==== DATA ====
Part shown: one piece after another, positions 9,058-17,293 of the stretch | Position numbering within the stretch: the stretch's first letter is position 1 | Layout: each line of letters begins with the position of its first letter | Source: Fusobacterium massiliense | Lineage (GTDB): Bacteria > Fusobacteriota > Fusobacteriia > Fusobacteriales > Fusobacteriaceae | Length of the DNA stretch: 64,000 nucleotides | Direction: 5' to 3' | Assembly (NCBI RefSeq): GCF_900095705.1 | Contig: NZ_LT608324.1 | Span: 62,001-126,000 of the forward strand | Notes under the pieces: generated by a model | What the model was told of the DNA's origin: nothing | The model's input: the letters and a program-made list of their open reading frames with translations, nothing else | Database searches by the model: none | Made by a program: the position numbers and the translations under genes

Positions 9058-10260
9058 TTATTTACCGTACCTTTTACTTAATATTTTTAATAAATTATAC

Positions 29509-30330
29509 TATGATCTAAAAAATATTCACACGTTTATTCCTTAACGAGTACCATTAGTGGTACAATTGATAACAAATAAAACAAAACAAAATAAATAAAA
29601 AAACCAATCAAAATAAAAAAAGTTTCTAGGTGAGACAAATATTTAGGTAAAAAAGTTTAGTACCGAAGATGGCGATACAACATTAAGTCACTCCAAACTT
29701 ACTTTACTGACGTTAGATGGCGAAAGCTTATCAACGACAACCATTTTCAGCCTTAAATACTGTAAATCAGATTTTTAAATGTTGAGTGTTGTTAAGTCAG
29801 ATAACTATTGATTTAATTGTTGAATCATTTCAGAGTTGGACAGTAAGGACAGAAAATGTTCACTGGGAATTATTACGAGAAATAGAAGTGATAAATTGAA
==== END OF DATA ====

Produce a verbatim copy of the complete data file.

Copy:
Part shown: one piece after another, positions 9,058-17,293 of the stretch | Position numbering within the stretch: the stretch's first letter is position 1 | Layout: each line of letters begins with the position of its first letter | Source: Fusobacterium massiliense | Lineage (GTDB): Bacteria > Fusobacteriota > Fusobacteriia > Fusobacteriales > Fusobacteriaceae | Length of the DNA stretch: 64,000 nucleotides | Direction: 5' to 3' | Assembly (NCBI RefSeq): GCF_900095705.1 | Contig: NZ_LT608324.1 | Span: 62,001-126,000 of the forward strand | Notes under the pieces: generated by a model | What the model was told of the DNA's origin: nothing | The model's input: the letters and a program-made list of their open reading frames with translations, nothing else | Database searches by the model: none | Made by a program: the position numbers and the translations under genes

Positions 9058-10260
9058 TTATTTACCGTACCTTTTACTTAATATTTTTAATAAATTATAC

Positions 29509-30330
29509 TATGATCTAAAAAATATTCACACGTTTATTCCTTAACGAGTACCATTAGTGGTACAATTGATAACAAATAAAACAAAACAAAATAAATAAAA
29601 AAACCAATCAAAATAAAAAAAGTTTCTAGGTGAGACAAATATTTAGGTAAAAAAGTTTAGTACCGAAGATGGCGATACAACATTAAGTCACTCCAAACTT
29701 ACTTTACTGACGTTAGATGGCGAAAGCTTATCAACGACAACCATTTTCAGCCTTAAATACTGTAAATCAGATTTTTAAATGTTGAGTGTTGTTAAGTCAG
29801 ATAACTATTGATTTAATTGTTGAATCATTTCAGAGTTGGACAGTAAGGACAGAAAATGTTCACTGGGAATTATTACGAGAAATAGAAGTGATAAATTGAA